By Matt Peacock
Updated Fri 7 Mar 2014, 7:50am AEDT
Thousands of Taiwanese workers employed in Australian abattoirs are not paying tax, according to the meatworkers’ union.
The young workers, in the country on working holiday visas, work for major Australian companies such as smallgoods manufacturer Primo through specialist labour hire agencies.
The Australasian Meat Industry Employees Union says the workers are being ripped off, working long hours for little pay.
What is worse, it adds, is that the foreign workers are replacing local workers in towns where the meatworks is a major employer.
Primo told the ABC’s 7.30 program that allegations workers are told not to pay tax are untrue.
Veteran slaughterman Robert Baker told the ABC that in the NSW town of Scone, the meatworks, owned by Primo, employs mostly international workers.
Mr Baker has been in the industry for 20 years but lasted only three months at the meatworks before quitting over safety concerns.
He now worries about the Taiwanese friends he has made.
“All internationals, 90 per cent anyway, as was seen when I first walked in,” he said.
“They were getting mistreated and underpaid. Just like anyone, if you do the work you should get paid for it.
“Regardless of whether you [are] international or not, or [a] union member or not a union member, you are entitled to be paid the right pay.”
According to the meatworkers’ union, Primo uses specialised labour hire companies to employ the Asian backpackers.
Scottwell International recruited many of the young Taiwanese through a variety of labour hire companies.
On its website, Scottwell says its principal business is the recruitment of Taiwanese, Japanese and Korean employees to work in abattoirs and slaughterhouses across Australia – now at 19 different abattoirs across three states and employing more than 1,100 people.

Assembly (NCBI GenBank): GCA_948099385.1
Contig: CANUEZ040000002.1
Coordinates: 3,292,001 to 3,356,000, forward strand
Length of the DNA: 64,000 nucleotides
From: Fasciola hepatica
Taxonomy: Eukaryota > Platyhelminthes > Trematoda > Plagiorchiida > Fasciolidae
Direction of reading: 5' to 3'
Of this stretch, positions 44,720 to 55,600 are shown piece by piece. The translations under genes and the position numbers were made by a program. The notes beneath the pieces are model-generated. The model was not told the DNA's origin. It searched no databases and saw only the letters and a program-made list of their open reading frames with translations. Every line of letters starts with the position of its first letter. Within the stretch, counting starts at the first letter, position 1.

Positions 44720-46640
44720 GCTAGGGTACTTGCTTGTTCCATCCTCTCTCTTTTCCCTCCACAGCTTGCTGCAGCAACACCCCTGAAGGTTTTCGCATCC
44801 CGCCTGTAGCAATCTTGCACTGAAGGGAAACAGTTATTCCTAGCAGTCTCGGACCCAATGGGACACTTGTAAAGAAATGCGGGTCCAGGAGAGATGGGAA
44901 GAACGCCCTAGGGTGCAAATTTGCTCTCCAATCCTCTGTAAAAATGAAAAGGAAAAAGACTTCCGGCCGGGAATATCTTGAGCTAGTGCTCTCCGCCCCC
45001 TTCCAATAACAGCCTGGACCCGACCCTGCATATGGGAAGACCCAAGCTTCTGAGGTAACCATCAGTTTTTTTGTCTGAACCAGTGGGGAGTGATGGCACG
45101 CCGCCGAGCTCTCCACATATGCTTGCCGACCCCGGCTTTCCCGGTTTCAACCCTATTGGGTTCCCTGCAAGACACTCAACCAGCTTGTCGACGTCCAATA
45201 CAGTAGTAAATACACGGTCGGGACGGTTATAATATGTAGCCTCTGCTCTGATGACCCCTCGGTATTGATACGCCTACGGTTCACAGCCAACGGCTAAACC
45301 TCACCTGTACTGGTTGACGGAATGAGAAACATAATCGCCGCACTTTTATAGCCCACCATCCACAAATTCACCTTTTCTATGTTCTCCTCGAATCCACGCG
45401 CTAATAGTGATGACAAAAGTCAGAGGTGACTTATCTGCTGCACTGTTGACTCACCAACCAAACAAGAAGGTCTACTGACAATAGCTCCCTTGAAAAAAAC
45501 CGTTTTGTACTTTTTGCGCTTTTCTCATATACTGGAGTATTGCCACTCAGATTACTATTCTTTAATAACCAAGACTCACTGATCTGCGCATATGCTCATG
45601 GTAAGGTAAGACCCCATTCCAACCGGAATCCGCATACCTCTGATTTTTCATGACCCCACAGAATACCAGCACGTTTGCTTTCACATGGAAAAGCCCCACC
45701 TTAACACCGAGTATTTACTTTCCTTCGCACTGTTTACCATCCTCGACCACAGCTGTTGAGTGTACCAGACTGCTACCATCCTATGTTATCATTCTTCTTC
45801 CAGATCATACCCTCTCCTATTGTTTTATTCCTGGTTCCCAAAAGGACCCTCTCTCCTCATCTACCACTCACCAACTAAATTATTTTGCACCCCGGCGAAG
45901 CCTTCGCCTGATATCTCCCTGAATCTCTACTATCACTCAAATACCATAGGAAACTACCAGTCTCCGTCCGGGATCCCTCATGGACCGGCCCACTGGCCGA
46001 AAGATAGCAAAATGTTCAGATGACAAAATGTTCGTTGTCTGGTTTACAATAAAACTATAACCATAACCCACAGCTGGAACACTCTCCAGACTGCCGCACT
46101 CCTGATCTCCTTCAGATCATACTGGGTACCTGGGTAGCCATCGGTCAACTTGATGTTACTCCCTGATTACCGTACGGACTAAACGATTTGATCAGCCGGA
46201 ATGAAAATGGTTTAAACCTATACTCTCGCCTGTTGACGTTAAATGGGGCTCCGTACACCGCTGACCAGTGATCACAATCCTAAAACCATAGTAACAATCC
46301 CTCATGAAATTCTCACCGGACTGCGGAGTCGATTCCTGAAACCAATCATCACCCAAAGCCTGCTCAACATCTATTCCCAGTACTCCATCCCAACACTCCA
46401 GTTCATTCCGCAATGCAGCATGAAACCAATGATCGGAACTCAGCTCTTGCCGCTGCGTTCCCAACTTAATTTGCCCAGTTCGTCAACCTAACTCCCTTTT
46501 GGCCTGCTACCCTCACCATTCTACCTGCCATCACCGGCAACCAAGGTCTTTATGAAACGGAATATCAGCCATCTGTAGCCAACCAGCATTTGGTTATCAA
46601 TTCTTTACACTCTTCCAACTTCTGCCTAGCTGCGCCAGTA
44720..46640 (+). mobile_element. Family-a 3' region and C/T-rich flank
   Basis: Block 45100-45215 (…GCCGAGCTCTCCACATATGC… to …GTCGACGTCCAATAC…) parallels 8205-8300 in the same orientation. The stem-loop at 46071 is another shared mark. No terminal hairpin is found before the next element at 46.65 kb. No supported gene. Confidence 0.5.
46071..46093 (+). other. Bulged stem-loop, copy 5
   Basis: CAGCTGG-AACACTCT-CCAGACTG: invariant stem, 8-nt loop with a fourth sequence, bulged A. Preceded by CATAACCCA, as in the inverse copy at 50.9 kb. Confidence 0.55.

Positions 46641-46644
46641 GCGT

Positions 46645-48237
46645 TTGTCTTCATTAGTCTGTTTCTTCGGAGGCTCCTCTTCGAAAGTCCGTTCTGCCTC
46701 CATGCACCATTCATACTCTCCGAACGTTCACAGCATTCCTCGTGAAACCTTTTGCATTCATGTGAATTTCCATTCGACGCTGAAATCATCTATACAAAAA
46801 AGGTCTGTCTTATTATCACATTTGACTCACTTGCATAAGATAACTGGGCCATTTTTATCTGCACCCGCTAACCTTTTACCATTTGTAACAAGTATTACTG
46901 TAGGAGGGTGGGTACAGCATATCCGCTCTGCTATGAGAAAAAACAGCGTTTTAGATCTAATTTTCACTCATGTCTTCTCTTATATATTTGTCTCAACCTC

Ian Tam, who was recently hired by the meatworkers’ union as a Taiwanese liaison officer, went undercover at Scottwell.
He says the backpackers are being encouraged not to pay tax by using ABN numbers.
“I investigated this agency. I just [pretended] I was one of them, like a backpacker looking for job,” Mr Tam said.
“They give you a form to fill in, quick interview and ask you ‘can you work now?’
“They will give you lots of forms to fill in, including ABN forms. When you ask them ‘how about tax file number?’ They say ‘don’t worry about that – you don’t have to pay tax, you can earn money using ABN’.
“If [you do not] sign those documents you cannot get the job.”
Primo denies workers encouraged not to pay tax
The director of Scottwell, Scott Zu Neng Shi, was not available to speak with the ABC.
In a statement, Primo denied workers are being encouraged not to pay tax.
“Allegations of workers being encouraged not to pay tax are untrue,” it said.
“We do not employ anyone under a 417 visa … we do engage the services of labour hire agencies.
“It may be more appropriate to address [them].”
Joseph Chow from the Taipei Economic and Cultural Office says there have been about 100,000 young Taiwanese people in Australia since 2004.
“Just last year there [were] about over 30,000 young Taiwanese people here. So we are very concerned about their safety. We are very concerned about their fairness to be treated,” he said.
It is a situation the Taiwanese government is now watching closely.
The meatworkers’ union secretary, Grant Courtney, has been investigating the plight of the international workers for the past two years.
“It’s systemic throughout our industry. We estimate that there’s over 10,000 temporary international workers who’re working from backpacker visas in our industry,” he said.
Allegations of sexual harassment at Scone meatworks
Meanwhile, more than 75 workers at the Scone meatworks have signed a petition accusing an abattoir supervisor of sexual harassment.
The petition says: “He touches body parts like hands, shoulders, loins, face and really any location. It makes us feel very uncomfortable and disgusting as he is our supervisor and agent, we are afraid to say anything for fear of losing our job.”
Mr Tan says workers allege the supervisor will touch them inappropriately every day.
“For example some part of ladies, you can’t touch them. The chest, the ass,” he said.
“You cannot touch it. If they say no you should stop, right? But what things I collected, that person, that agent [tried] to keep doing that every day. And the ladies keep saying no and nothing changes.”
Primo released a statement saying that it takes any report of harassment seriously.
“We have recently received a complaint … and have now addressed this with the individual’s employer, the labour hire agency,” it said in a statement.
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